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The alloys constantan and manganin are used to make standard resistance due to they have?

Last updated date: 21st Jul 2024
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Hint:Let us first understand about alloy. A metal admixture, or a metal mixed with one or more other components, is known as an alloy. Combining the metals gold and copper, for example, yields red gold, gold and silver yields white gold, and silver mixed with copper yields sterling silver.

Complete answer:
Let us understand about Constantan alloy first. The copper–nickel alloy known as Eureka, Advance, and Ferry is also known as Constantan. It typically has a copper content of \[55\] percent and a nickel content of \[45\] percent. Its key distinguishing feature is its low thermal variance of resistivity, which remains constant over a large temperature range.

Now let us get some idea about Manganin alloy. Manganin is a trademarked term for a copper-manganese-nickel alloy with an average composition of \[84.2\] percent copper,\[12.1\] percent manganese, and \[3.7\] percent nickel. Edward Weston created it in \[1892\] as an improvement on his Constantan. Manganin foil and wire are used in the production of resistors, especially ammeter shunts, due to its low temperature coefficient of resistance and long-term stability.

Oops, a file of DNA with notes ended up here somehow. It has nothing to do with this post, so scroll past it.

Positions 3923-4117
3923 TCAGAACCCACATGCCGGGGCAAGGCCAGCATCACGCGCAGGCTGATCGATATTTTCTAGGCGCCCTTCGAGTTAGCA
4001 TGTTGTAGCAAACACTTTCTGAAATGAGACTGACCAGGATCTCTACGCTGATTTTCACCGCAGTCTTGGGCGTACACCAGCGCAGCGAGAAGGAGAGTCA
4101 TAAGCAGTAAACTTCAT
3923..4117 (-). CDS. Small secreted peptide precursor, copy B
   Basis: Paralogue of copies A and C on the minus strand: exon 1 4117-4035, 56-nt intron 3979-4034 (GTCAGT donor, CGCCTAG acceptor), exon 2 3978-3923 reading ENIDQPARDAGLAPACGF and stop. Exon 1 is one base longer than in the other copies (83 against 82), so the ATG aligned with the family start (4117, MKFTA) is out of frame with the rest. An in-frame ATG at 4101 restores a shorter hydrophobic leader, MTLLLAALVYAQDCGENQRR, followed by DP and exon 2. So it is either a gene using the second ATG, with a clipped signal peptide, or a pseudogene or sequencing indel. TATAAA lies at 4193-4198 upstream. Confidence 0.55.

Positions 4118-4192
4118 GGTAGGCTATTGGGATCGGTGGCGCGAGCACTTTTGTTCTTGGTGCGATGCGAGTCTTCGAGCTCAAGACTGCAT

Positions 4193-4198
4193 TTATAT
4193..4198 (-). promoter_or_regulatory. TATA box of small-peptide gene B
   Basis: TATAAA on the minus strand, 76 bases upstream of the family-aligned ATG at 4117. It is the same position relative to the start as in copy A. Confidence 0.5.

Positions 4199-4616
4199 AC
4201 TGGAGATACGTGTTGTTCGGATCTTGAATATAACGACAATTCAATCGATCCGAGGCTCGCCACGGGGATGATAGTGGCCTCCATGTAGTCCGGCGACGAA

Now, The high resistivity, low temperature coefficient of resistance, ability to achieve good resistance values in small sizes, reliability, and ability to draw in thin wires all contribute to Constantan preference for resistance wire. It has a melting point of over \[1200\] degrees Celsius. Manganin wire is used to make normal resistances because of its high resistivity and low temperature coefficient of resistance.

Note:Because of its many unique characteristics, Constantan is considered as the most flexible alloy available. Pure aluminium is a relatively soft metal and pure copper is also quite soft. However, when aluminium is alloyed with copper, the resulting alloy’s strength is far greater than that of its parent metals.